TJ Cain is on the hook for two Uber rides she never took. How can she persuade the company to give her a refund?
Q: Uber charged me for two trips from Katy, Texas, to Houston that I didn’t take. The charges were both for $87 with a $60 tip, for a total of $295. I immediately contacted both Uber and my credit card company.
Uber only credited one charge of $87 and claimed I made that reservation from my phone. So I’m responsible for $207. Uber says a fraud specialist reviewed my case.
I haven’t been to Katy. I’m certainly not going on any joy rides to Houston at 1:29 a.m. and 3:16 a.m., which is when these rides were taken.
My Bank of America credit card company said Uber claims I made the trips. I disputed the charges, but Bank of America sided with Uber.
Please help. I feel I did everything correctly by canceling my credit card and contacting both companies the day it happened. This is theft. — TJ Cain, Mount Pleasant, Tex.
A: Uber shouldn’t charge you for rides you never ordered or used. And by the way, your bank should have sided with you in this dispute — but you already knew that.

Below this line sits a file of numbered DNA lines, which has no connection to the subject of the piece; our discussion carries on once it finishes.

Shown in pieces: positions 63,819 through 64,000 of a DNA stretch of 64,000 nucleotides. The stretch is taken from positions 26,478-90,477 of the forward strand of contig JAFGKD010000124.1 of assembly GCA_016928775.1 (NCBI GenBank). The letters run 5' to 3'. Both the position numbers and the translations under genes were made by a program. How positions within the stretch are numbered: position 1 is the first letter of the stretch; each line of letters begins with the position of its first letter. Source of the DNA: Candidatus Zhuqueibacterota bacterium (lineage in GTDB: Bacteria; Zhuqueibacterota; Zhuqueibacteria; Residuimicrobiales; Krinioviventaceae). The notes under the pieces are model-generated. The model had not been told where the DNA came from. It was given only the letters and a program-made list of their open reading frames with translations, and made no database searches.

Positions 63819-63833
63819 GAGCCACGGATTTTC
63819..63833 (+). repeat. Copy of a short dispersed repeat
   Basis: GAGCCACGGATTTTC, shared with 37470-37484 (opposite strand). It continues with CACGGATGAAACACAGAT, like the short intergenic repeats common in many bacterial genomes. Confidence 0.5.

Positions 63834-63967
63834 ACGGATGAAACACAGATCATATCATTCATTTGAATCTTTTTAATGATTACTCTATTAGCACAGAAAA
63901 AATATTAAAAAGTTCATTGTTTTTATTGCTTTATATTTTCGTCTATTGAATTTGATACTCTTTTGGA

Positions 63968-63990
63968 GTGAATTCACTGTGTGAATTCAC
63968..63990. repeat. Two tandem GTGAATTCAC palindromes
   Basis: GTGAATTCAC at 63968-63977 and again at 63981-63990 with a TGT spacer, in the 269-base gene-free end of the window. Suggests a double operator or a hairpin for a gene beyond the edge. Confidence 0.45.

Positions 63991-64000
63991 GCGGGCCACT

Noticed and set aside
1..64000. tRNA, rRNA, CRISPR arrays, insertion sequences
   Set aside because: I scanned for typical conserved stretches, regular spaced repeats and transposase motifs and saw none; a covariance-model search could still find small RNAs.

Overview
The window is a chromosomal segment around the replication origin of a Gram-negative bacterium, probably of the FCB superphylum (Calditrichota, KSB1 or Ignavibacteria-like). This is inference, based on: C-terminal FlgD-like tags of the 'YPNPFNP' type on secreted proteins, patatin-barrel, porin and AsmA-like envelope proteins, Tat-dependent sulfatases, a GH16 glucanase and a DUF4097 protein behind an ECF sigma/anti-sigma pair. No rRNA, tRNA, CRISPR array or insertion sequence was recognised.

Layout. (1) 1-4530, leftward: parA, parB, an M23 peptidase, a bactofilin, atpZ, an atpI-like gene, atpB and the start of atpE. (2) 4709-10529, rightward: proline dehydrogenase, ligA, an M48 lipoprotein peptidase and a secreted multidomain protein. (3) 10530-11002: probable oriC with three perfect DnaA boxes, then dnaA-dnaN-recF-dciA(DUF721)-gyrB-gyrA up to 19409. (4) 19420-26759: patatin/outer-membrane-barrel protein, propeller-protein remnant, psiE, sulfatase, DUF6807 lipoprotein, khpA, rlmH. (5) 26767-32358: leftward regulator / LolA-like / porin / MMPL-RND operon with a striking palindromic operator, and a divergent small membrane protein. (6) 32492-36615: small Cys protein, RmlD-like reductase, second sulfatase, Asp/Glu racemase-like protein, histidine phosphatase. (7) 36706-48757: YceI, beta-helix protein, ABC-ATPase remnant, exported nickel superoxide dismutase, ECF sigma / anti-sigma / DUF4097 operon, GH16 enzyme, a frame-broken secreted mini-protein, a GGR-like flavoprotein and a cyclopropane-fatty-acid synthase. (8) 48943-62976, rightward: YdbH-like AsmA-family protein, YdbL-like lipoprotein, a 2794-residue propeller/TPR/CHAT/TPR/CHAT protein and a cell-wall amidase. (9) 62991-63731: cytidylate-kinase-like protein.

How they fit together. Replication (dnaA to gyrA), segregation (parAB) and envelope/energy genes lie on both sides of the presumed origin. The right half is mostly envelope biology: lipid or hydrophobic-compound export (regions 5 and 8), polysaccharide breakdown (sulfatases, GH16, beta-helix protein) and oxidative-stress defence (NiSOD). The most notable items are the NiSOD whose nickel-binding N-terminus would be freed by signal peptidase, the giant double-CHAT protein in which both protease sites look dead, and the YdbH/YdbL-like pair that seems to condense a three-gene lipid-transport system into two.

Uber doesn’t seem to be that great with geography. You live in Mount Pleasant, which is just outside of Dallas and more than a four-hour drive from Katy. As you say, you were nowhere near Katy and didn’t have a pattern of hailing early-morning rides, so this should be an open-and-shut case for both Uber and Bank of America. Someone accessed your Uber account and ordered these rides fraudulently.
I think the real tip-off that this was bogus was the two $60 tips. I mean, I’ve heard of generous tipping, but these tips are over the top. Come on! A 1:29 a.m. pickup with an oversize gratuity? That looks wrong. Someone at Uber should have immediately flagged this transaction and frozen the account.
You followed all the correct procedures to fix this. You canceled your Bank of America card and contacted Uber immediately. I see you also established a paper trail via the Uber chat app. That’s excellent because you can prove that you tried to fix this immediately. Guilty people don’t typically take those kinds of steps after committing a crime.
I publish the names, numbers and email addresses of the Uber executive contacts on my consumer advocacy site, Elliott.org. You might have reached out to one of them to appeal this rejection.
It looks as if someone may have hacked into your Uber account. There’s no way to know how someone got your password, but your case is a reminder to change your passwords often and never share them with anyone.
I contacted Uber on your behalf, and it refunded your charges.
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